Wants Conventional Arms Pact, Moscow Says


Soviet Foreign Minister Eduard A. Shevardnadze declared here Wednesday that a conventional arms treaty in Vienna is a “first priority” for his country.

After a hastily arranged meeting with West German Foreign Minister Hans-Dietrich Genscher at the Soviet mission here, Shevardnadze sought to dispel the developing Western consensus that Moscow has slowed the pace of the arms talks in Vienna.

He said that he wants “accelerated” negotiations in Vienna at the conventional forces in Europe talks (CFE), which seek to reduce tanks, artillery, aircraft and troops in Central Europe.

And he suggested that agreement could be reached by the end of the year, contradicting U.S. Secretary of State James A. Baker III and other U.S. officials who have indicated doubt in the last week that such a timetable can be met.


“You don’t have to make concessions,” said Shevardnadze of the talks. “You have to make compromises.”

He stressed that negotiators have the opportunity “to accelerate the pace of the talks” but he admitted they “don’t have much time” to meet the year-end deadline.

Shevardnadze said Moscow is still in favor of a summit meeting of the 35-nation Conference on Security and Cooperation in Europe before the end of the year. The purpose of such a summit would be to ratify a treaty on conventional arms.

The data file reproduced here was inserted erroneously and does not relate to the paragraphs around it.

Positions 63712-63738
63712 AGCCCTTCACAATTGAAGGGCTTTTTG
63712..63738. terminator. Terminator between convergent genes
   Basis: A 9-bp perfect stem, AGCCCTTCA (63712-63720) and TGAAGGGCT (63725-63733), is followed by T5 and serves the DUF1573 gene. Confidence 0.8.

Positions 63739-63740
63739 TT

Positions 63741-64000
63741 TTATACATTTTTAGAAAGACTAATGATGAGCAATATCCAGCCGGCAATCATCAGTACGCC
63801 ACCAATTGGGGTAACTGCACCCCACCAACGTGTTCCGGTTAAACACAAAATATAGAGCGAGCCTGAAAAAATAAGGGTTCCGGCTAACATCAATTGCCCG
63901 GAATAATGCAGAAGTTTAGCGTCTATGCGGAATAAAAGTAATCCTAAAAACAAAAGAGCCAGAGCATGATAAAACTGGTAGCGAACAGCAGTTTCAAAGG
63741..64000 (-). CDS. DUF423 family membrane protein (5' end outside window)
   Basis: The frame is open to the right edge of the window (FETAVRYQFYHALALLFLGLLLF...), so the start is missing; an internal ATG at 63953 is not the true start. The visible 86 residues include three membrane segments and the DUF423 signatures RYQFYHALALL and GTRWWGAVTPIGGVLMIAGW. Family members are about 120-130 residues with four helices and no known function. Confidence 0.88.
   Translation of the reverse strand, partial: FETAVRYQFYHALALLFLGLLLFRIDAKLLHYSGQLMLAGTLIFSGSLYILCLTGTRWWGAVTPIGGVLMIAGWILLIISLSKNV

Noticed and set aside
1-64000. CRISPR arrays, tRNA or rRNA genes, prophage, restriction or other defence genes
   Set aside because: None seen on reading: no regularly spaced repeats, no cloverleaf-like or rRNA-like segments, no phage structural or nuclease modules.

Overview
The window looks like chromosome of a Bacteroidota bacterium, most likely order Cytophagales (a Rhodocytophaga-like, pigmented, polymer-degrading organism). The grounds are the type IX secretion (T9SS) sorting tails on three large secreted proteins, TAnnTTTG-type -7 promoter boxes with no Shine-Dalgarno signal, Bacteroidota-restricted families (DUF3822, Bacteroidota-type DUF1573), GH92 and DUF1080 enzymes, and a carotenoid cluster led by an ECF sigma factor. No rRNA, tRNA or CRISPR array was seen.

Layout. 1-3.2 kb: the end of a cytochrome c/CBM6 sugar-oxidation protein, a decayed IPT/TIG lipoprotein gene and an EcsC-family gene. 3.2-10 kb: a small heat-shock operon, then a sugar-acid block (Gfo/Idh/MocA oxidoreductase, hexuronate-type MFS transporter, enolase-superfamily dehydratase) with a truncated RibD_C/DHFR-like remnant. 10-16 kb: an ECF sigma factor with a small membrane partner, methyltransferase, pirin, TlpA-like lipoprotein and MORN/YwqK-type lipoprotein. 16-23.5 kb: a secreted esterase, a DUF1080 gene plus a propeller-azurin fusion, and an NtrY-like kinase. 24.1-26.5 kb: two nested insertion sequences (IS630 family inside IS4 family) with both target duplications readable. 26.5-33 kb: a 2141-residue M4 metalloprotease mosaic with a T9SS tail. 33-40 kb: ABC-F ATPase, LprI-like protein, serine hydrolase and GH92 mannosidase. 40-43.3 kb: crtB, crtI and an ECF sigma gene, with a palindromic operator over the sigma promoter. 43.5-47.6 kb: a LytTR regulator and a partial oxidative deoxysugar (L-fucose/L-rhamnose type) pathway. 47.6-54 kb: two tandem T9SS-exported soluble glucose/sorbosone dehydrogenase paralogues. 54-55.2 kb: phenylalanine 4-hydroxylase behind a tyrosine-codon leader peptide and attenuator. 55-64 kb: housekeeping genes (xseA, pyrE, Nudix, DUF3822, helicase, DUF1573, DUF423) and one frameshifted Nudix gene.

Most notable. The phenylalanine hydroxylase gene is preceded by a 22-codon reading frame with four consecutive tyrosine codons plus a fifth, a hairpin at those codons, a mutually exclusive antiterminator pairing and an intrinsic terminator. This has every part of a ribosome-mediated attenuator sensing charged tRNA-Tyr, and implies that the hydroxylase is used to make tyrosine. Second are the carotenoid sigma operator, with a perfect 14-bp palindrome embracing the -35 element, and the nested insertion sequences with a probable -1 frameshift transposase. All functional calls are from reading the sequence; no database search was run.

At the impromptu news conference at the Soviet mission, Shevardnadze was asked about the truth of reports that Baker was told in Moscow last week that the Kremlin insists on a limit to the size of the German army before unification.

“Nyet, " he responded.

“That’s the first time Shevardnadze has said no,” said Genscher, smiling.

The two foreign ministers said they had discussed a wide range of issues, including German unification.

Genscher is determined, aides said, to mute Moscow’s opposition to a united Germany remaining in the North Atlantic Treaty Organization. When asked about German membership in NATO, Shevardnadze replied that it is a “tricky issue” that cannot be quickly resolved. But he did not reject the concept outright, as he and Soviet President Mikhail S. Gorbachev have done on other occasions.

Among the other topics discussed were economic, scientific and technological matters, the two men said. This left observers here with the impression that Genscher had offered the Soviet Union economic assistance to keep Moscow from holding up unification in the “two plus four” talks among the two Germanys, the United States, Britain, France and the Soviet Union.

Genscher has been in the lead among Western leaders in trying to reassure Moscow that a united Germany in NATO poses no threat to the Soviet Union and could assist Moscow’s efforts toward economic recovery.